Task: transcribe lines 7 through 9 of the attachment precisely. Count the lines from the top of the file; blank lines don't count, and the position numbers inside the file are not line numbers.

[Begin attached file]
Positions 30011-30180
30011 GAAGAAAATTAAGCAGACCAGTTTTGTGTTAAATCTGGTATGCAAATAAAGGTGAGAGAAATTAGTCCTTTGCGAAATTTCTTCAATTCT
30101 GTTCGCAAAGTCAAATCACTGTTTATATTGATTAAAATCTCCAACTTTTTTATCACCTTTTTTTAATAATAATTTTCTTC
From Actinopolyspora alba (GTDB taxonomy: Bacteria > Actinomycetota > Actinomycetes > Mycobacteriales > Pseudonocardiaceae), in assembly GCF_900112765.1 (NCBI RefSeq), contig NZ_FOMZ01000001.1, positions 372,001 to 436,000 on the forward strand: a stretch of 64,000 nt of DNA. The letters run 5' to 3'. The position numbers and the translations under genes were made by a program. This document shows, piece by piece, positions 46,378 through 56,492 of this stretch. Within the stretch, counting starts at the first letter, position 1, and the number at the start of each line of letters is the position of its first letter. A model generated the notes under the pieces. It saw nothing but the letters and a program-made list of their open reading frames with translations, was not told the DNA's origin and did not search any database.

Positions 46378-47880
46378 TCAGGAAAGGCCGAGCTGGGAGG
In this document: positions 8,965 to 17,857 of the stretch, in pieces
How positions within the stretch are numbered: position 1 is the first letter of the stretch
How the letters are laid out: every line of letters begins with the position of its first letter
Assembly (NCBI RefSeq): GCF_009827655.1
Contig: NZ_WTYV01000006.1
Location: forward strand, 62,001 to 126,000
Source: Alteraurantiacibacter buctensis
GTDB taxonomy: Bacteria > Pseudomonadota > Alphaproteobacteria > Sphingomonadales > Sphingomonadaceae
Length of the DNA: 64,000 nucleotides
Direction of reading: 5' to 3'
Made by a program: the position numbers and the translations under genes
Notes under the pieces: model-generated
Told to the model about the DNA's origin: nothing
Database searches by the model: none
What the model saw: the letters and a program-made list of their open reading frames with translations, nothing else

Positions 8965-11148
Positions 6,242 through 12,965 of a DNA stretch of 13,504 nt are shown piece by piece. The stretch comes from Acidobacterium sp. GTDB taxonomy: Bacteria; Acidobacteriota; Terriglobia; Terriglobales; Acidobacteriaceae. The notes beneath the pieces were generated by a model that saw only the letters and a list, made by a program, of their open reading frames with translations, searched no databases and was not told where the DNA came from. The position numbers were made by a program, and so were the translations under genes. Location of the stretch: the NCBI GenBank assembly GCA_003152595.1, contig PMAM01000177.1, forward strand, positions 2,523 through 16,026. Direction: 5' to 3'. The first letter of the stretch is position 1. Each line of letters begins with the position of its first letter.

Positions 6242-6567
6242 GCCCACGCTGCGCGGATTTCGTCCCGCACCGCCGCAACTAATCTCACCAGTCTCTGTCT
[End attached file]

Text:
In this document: positions 8,965 to 17,857 of the stretch, in pieces
How positions within the stretch are numbered: position 1 is the first letter of the stretch
How the letters are laid out: every line of letters begins with the position of its first letter